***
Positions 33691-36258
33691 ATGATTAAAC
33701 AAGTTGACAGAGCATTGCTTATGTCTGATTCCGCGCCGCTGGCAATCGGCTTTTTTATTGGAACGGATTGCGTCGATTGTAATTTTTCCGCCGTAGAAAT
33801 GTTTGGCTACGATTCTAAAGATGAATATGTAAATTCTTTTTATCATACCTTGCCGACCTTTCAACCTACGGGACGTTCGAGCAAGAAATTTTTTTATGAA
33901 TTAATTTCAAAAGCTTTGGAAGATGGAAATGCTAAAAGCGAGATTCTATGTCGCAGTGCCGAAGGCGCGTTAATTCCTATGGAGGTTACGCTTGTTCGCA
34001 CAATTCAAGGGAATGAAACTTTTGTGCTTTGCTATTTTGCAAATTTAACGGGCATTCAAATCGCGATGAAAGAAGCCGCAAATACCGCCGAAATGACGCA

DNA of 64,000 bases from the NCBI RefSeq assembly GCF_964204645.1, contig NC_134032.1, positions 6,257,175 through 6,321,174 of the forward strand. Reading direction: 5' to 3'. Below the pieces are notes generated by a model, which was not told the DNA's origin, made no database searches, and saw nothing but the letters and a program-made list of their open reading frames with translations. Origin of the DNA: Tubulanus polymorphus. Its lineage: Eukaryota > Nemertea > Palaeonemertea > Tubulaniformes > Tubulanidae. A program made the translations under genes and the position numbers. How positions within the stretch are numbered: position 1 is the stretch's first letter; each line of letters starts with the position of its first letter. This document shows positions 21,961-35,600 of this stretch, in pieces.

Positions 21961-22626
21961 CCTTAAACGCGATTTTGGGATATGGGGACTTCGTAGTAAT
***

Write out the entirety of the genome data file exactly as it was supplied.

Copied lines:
Positions 33691-36258
33691 ATGATTAAAC
33701 AAGTTGACAGAGCATTGCTTATGTCTGATTCCGCGCCGCTGGCAATCGGCTTTTTTATTGGAACGGATTGCGTCGATTGTAATTTTTCCGCCGTAGAAAT
33801 GTTTGGCTACGATTCTAAAGATGAATATGTAAATTCTTTTTATCATACCTTGCCGACCTTTCAACCTACGGGACGTTCGAGCAAGAAATTTTTTTATGAA
33901 TTAATTTCAAAAGCTTTGGAAGATGGAAATGCTAAAAGCGAGATTCTATGTCGCAGTGCCGAAGGCGCGTTAATTCCTATGGAGGTTACGCTTGTTCGCA
34001 CAATTCAAGGGAATGAAACTTTTGTGCTTTGCTATTTTGCAAATTTAACGGGCATTCAAATCGCGATGAAAGAAGCCGCAAATACCGCCGAAATGACGCA

DNA of 64,000 bases from the NCBI RefSeq assembly GCF_964204645.1, contig NC_134032.1, positions 6,257,175 through 6,321,174 of the forward strand. Reading direction: 5' to 3'. Below the pieces are notes generated by a model, which was not told the DNA's origin, made no database searches, and saw nothing but the letters and a program-made list of their open reading frames with translations. Origin of the DNA: Tubulanus polymorphus. Its lineage: Eukaryota > Nemertea > Palaeonemertea > Tubulaniformes > Tubulanidae. A program made the translations under genes and the position numbers. How positions within the stretch are numbered: position 1 is the stretch's first letter; each line of letters starts with the position of its first letter. This document shows positions 21,961-35,600 of this stretch, in pieces.

Positions 21961-22626
21961 CCTTAAACGCGATTTTGGGATATGGGGACTTCGTAGTAAT